watercolor and ink on paper, 22" x 30"

The day I met Andrew Wyeth, I was all of 19 and on a road trip through Maine, camping, hiking Katahdin, driving the fishing villages along the coast, sleeping in my car. Wyeth was my hero. I'd read his father N.C.'s letters and found the old man's studio in Port Clyde, so there I was sitting on the porch, a sketchbook on my lap drawing a pine tree, when all of a sudden a dog walks around a corner, followed by its owner, Andrew himself. If I said anything beyond being drop-jawed and wide-eyed, all he said was, "Great place to work, isn't it?"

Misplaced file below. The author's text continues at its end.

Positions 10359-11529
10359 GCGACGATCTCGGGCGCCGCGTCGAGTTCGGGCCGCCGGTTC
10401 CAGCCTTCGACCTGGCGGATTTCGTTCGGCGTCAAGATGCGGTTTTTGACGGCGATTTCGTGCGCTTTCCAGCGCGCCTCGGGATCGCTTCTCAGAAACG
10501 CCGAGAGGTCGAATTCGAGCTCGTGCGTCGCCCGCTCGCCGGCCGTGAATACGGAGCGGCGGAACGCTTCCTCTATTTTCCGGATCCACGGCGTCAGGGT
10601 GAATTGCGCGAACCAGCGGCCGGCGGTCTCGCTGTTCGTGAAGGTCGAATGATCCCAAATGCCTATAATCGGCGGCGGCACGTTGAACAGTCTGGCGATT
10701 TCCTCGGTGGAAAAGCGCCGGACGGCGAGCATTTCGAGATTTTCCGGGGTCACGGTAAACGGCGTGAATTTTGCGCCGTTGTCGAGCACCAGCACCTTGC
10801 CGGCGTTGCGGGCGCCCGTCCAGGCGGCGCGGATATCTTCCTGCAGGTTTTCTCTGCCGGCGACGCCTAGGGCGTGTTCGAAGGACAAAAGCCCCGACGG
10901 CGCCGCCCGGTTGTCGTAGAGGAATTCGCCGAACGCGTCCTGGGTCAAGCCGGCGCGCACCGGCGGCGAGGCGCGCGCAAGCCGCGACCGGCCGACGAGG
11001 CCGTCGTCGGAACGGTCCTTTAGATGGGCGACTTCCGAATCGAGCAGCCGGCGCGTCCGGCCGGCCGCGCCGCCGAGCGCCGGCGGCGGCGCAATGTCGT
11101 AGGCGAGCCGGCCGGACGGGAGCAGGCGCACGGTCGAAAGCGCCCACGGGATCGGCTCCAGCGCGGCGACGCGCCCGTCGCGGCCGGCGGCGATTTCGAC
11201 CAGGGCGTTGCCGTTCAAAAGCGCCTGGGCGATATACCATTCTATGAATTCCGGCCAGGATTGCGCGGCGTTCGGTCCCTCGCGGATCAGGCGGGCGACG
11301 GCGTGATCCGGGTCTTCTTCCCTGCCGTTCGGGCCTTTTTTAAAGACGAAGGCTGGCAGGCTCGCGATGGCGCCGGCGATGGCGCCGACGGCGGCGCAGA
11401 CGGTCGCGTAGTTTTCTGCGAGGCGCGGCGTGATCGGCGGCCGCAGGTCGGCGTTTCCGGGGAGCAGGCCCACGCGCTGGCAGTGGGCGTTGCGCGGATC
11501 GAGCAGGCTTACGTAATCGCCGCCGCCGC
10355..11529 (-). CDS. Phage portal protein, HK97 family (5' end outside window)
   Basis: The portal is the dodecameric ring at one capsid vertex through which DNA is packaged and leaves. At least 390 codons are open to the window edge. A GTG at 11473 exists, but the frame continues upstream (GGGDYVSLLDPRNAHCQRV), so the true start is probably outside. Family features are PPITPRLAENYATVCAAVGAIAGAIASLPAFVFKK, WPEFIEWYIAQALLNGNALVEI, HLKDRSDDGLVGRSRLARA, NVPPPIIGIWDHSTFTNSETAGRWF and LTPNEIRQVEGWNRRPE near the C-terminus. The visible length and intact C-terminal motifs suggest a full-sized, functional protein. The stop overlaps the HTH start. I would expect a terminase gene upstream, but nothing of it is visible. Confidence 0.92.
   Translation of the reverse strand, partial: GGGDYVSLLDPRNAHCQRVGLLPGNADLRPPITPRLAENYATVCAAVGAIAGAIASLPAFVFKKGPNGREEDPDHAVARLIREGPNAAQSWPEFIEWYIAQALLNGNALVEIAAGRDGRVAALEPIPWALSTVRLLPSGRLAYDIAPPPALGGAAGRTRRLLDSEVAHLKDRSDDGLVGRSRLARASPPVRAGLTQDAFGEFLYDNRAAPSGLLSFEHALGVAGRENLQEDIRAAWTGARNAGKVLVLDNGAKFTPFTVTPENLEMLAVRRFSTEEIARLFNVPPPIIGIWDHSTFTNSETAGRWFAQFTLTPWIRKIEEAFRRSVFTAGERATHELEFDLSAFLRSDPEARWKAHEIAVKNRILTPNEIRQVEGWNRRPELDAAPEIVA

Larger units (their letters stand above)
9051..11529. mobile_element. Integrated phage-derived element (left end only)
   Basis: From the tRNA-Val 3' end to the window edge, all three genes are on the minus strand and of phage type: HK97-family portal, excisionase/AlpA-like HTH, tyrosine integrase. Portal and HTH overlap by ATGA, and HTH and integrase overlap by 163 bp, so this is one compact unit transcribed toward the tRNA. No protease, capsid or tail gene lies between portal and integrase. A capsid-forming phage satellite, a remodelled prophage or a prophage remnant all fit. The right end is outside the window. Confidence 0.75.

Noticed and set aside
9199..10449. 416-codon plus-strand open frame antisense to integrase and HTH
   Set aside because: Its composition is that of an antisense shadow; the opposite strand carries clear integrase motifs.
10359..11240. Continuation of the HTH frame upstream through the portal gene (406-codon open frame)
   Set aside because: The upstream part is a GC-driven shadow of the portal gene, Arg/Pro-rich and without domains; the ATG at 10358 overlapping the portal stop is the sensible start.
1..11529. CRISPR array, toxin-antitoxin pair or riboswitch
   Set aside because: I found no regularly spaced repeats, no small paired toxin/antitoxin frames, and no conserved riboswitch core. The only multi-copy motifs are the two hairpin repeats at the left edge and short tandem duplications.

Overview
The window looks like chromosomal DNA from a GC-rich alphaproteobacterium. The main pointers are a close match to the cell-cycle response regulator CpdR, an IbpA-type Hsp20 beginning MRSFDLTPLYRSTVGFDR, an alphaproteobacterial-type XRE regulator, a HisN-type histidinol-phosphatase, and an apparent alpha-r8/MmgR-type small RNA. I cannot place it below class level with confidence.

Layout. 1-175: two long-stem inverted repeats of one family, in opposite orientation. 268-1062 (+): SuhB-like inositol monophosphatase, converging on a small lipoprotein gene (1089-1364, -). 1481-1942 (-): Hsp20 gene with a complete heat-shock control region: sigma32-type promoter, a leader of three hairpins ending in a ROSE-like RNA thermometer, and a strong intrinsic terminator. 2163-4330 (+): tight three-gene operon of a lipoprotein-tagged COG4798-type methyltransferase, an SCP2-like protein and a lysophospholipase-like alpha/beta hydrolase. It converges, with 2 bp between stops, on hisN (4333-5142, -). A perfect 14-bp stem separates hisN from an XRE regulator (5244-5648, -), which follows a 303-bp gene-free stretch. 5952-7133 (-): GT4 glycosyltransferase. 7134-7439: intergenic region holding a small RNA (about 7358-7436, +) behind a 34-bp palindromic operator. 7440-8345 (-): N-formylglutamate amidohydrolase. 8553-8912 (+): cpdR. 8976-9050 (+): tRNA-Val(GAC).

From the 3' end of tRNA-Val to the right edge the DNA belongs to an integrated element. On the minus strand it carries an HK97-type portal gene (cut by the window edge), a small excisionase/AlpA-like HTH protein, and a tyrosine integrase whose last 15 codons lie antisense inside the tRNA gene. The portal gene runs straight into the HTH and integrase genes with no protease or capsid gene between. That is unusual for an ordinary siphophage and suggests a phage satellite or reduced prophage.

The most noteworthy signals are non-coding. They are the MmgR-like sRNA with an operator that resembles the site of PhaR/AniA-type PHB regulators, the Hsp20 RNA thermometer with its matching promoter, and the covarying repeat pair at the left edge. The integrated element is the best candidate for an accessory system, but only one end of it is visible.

Back in the 40's, when Wyeth painted the nearby Olson farm in his famous "Christina's World," he propped a ladder against the house the woman is gazing at from across the expanse of dry grass. I used to wonder what that ladder was doing there and what it was supposed to mean, since I, like many people, think of ladders in terms of either going up or going down. But today, all these many years later, when I look at the autograph scrawled along the top of my drawing, I realize it's there too to go across. They're all- we're all-there to go across.